Friends, relatives, sanity, and health: The costs of politics

Autoři: Kevin B. Smith aff001;  Matthew V. Hibbing aff002;  John R. Hibbing aff001
Působiště autorů: Department of Political Science, University of Nebraska-Lincoln, Lincoln, NE, United States of America aff001;  Department of Political Science, University of California-Merced, Merced, CA, United States of America aff002
Vyšlo v časopise: PLoS ONE 14(9)
Kategorie: Research Article
doi: 10.1371/journal.pone.0221870


Political scientists have long known that political involvement exacts costs but they have typically defined these costs in relatively narrow, largely economic terms. Though anecdotal evidence suggests that the costs of politics may in fact extend beyond economics to frayed personal relationships, compromised emotional stability, and even physical problems, no systematic evidence on these broader costs exists. We construct and validate batteries of survey items that delineate the physical, social, and emotional costs of political engagement and administer these items to a demographically representative sample of U.S. adults. The results suggest that a large number of Americans believe their physical health has been harmed by their exposure to politics and even more report that politics has resulted in emotional costs and lost friendships.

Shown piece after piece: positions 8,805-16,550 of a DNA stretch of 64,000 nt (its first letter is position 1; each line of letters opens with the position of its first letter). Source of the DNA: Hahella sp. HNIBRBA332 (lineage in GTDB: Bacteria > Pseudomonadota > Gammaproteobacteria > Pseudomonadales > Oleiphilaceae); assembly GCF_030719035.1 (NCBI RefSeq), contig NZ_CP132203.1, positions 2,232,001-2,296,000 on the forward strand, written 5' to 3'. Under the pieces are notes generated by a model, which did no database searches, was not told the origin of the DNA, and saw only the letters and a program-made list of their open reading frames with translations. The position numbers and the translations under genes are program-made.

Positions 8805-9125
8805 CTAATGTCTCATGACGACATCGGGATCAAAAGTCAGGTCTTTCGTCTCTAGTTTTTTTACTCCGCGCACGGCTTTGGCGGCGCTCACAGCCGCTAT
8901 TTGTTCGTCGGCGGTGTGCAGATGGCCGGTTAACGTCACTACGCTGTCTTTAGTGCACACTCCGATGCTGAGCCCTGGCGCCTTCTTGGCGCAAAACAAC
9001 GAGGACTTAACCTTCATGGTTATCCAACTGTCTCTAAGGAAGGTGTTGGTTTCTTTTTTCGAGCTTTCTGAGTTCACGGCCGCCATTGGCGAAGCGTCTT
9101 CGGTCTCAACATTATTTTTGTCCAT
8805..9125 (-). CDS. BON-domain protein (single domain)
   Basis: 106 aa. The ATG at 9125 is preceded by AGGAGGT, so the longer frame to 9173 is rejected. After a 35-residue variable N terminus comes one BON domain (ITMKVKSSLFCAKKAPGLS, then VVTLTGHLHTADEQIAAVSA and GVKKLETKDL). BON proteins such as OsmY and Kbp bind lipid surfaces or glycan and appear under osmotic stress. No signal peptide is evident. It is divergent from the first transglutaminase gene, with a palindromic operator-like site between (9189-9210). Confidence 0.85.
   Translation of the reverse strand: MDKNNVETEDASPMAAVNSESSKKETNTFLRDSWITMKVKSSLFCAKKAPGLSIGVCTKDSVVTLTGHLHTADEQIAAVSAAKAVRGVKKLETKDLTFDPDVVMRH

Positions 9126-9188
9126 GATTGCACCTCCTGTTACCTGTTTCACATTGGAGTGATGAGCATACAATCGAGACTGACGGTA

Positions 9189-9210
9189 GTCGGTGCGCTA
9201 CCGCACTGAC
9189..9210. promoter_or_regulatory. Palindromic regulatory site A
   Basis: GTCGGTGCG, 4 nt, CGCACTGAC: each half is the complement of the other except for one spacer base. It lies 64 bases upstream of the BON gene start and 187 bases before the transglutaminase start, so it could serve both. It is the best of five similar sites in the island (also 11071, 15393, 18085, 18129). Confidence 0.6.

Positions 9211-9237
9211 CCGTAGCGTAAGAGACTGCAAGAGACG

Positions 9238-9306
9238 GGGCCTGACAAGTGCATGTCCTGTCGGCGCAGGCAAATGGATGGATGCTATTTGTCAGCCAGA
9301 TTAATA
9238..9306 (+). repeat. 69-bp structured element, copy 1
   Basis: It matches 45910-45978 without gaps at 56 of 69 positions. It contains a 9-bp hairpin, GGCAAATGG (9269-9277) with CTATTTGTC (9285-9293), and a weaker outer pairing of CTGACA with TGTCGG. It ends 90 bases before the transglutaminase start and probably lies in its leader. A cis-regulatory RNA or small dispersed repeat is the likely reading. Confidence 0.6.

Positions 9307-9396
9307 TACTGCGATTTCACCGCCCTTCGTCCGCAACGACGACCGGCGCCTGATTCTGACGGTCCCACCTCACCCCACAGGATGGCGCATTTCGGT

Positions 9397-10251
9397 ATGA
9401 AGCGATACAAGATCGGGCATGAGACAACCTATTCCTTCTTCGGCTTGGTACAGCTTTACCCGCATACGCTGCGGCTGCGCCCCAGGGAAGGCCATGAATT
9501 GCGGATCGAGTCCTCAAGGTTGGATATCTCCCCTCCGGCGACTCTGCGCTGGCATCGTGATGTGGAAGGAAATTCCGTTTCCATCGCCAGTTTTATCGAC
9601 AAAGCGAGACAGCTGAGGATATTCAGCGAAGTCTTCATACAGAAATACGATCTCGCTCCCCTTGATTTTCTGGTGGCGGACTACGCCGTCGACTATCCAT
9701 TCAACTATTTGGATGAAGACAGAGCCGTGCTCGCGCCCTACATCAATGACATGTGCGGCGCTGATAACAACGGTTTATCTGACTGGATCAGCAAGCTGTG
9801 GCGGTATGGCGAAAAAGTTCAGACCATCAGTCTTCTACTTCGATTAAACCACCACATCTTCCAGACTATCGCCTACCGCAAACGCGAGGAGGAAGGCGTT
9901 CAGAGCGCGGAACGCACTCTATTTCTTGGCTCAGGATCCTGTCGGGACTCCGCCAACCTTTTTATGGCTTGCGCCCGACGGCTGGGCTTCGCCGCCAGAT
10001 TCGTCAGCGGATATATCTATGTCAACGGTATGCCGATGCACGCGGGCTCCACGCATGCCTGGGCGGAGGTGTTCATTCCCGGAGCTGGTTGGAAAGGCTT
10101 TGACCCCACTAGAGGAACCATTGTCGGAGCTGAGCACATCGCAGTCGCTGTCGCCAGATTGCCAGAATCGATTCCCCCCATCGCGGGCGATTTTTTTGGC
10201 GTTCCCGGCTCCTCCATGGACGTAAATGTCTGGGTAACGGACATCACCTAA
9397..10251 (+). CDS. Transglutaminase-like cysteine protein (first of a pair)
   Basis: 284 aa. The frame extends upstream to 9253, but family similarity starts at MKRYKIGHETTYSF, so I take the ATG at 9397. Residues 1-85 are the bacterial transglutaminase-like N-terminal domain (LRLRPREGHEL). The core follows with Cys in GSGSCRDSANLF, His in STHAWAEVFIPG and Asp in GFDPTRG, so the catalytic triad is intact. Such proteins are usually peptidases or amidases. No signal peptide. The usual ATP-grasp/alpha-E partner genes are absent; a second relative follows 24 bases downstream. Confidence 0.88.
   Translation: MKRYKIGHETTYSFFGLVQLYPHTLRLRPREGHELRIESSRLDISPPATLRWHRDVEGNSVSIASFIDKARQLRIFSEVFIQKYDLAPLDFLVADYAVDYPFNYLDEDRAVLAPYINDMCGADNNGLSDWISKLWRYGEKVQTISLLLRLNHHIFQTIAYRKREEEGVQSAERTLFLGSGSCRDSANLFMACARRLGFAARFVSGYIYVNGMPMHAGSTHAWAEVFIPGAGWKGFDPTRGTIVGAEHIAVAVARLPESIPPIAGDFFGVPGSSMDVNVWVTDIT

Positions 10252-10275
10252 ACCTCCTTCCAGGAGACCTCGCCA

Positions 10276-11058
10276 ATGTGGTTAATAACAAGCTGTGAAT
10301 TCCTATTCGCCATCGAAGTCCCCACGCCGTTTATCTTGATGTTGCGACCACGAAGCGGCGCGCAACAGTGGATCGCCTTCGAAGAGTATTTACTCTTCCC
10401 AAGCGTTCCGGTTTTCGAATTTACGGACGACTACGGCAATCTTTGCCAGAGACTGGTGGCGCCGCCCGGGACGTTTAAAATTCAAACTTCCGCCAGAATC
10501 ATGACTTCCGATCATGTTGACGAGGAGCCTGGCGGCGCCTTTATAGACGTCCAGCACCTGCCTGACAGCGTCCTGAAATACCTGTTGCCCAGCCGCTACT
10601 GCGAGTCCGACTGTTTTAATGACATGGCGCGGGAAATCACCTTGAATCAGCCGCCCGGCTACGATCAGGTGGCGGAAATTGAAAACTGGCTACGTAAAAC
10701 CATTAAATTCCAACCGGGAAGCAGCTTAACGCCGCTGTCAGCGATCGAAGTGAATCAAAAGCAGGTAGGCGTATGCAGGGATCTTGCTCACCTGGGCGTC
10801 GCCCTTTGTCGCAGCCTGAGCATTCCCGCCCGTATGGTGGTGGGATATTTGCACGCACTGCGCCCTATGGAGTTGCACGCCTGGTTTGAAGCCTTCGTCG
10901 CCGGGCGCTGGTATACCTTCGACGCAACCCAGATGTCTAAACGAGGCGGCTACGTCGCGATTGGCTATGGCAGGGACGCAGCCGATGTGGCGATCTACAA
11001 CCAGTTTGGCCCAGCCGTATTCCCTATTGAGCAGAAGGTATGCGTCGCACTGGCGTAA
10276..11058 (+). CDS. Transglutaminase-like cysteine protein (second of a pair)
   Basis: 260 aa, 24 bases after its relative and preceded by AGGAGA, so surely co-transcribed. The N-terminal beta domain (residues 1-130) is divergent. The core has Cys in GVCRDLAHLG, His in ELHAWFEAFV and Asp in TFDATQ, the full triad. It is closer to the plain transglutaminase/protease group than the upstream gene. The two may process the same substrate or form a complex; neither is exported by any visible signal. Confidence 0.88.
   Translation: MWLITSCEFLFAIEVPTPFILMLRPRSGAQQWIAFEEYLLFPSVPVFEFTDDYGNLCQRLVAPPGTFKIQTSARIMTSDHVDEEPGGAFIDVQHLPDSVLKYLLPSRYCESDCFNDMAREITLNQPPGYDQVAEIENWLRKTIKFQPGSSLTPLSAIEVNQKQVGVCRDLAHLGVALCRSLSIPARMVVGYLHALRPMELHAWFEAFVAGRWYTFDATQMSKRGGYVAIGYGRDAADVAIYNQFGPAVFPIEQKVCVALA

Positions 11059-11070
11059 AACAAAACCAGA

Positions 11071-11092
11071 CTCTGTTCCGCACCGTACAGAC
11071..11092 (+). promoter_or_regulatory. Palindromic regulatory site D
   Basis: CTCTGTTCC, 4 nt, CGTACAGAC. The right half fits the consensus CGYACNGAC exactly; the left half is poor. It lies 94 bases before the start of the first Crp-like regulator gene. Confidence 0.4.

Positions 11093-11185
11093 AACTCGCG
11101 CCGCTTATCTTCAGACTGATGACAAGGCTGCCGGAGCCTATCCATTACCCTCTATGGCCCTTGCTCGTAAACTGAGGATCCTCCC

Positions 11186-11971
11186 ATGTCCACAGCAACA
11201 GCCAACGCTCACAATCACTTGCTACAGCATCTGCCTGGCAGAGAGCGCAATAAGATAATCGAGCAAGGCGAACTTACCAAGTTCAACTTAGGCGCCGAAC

Klíčová slova:

Adults – Behavior – Behavioral and social aspects of health – Emotions – Health economics – Mental health and psychiatry – Political aspects of health – Surveys


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